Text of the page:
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Where Was The Cook Of Castamar Actually Filmed?

Fans of "Bridgerton" have an all-new period drama to get excited about on Netflix — one that's every bit as obsessed as the Shonda Rhimes smash-hit was with bringing the past back to life in ways both subtle and vivid. Tatiana Rodríguez' "The Cook of Castamar," (or, "La cosinera de Castamar") is based on the novel by Fernando J. Muñez, and though it originally aired in February on Atresplayer Premium, its recent debut on Netflix has garnered it a whole new gaggle of viewers. 

The story, set in the early 1700s, focuses on an unlikely and scandalous romance between wealthy widower Diego de Castamar (Roberto Enríquez) and his "agoraphobic cook," (via IMDb) played by actress Michelle Jenner. But while the premise may be your typical boy-meets-girl-from-a-different-background romantic trope, the setting, aesthetics, intimate mise-en-scène, and decadent attention to detail in "The Cook of Castamar" gives it a vibe that's all its own. Part of that seduction, a big part of it, is thanks to the breathtaking Spanish scenery that envelopes the narrative.

Topography and Time Travel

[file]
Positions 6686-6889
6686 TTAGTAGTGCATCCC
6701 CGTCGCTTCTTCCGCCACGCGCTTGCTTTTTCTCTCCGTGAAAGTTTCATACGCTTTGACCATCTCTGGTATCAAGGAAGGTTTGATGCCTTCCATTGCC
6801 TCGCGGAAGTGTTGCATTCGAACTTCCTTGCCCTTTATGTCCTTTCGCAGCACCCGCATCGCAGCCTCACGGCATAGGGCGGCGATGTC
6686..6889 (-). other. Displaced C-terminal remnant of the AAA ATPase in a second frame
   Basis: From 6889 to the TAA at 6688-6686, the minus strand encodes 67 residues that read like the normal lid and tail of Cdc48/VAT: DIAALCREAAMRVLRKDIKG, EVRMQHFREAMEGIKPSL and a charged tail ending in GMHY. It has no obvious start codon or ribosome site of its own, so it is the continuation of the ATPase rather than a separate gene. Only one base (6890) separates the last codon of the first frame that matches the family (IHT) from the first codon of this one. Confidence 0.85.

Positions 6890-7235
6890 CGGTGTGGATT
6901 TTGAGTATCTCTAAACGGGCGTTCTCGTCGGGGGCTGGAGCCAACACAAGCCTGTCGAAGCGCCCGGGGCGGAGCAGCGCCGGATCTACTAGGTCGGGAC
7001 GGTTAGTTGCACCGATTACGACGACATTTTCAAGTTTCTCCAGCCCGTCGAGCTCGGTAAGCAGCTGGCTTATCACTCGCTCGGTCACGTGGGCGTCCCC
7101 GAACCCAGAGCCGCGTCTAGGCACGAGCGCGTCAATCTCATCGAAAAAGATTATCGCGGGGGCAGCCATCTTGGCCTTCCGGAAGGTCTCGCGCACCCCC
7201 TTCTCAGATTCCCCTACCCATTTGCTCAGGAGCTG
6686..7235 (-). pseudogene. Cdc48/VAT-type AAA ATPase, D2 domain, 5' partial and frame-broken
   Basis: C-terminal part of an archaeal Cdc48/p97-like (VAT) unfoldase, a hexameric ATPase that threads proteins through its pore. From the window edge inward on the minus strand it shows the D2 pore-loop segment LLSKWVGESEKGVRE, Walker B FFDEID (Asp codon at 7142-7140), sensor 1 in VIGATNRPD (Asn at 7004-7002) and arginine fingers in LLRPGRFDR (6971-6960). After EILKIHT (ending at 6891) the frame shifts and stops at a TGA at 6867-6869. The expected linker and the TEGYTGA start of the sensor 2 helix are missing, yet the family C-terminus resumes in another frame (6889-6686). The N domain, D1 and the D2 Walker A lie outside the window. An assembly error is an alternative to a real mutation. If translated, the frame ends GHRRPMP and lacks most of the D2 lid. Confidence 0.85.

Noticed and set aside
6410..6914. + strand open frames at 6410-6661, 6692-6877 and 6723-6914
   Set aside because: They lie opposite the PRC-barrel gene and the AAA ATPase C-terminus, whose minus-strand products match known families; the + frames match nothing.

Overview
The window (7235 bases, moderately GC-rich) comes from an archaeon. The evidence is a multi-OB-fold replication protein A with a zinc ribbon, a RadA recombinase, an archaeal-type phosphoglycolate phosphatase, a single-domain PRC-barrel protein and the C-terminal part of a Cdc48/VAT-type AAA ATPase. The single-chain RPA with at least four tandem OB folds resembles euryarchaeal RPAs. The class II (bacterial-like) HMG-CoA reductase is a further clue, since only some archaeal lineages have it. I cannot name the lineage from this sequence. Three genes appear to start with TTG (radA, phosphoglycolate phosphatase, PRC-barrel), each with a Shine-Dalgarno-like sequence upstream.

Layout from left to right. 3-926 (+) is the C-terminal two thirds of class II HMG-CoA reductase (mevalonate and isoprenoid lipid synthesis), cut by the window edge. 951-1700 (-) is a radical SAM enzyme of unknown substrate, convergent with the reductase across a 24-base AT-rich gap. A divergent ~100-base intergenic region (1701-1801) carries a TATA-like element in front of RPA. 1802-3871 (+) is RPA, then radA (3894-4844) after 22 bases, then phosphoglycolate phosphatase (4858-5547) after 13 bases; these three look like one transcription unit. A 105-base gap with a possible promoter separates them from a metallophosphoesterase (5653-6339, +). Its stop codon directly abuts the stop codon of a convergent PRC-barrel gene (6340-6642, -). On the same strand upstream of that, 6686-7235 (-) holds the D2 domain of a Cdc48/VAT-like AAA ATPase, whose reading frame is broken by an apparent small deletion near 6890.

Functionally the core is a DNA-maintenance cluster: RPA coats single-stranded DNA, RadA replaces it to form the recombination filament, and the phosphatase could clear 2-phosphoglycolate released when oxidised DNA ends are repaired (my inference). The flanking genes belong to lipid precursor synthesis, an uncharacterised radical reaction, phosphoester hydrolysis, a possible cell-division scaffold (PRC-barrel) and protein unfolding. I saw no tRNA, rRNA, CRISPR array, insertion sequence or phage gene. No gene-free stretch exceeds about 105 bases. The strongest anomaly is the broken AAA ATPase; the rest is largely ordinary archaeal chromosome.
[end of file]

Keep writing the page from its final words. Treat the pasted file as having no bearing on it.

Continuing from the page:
Creators brought early 18th century Spain to life in "The Cook of Castamar" by filming on location in and around Madrid, Segovia, and Cuenca, Spain (via 20minutos.com), all of which imbue the series with an authentic, historical-but-dreamy, mood heavy air. Segovia, located to the northwest of Madrid, lies nestled between a scenic mountain range and the picturesque Eresma River. It also just so happens to be the home of castle Alcázar of Segovia, a UNESCO World Heritage Site that you may recognize for its obvious and heavy influence on the castle in Walt Disney's "Cinderella" (via Travel and Leisure).

Cuenca — located in the eastern part of central Spain and characterized by majestic, rugged cliffs and river gorges — maintains much of its medieval aesthetic, including the Historic Walled Town, founded by the Moors and replete to this day with castle ruins, cobblestone streets, and eclectic architecture. Combined with the inherent romance and range of history and culture alive and well in Madrid, and the various settings of "The Cook of Castamar" become an element every bit as integral to the story as its menagerie of complex characters and detail-oriented period costumes.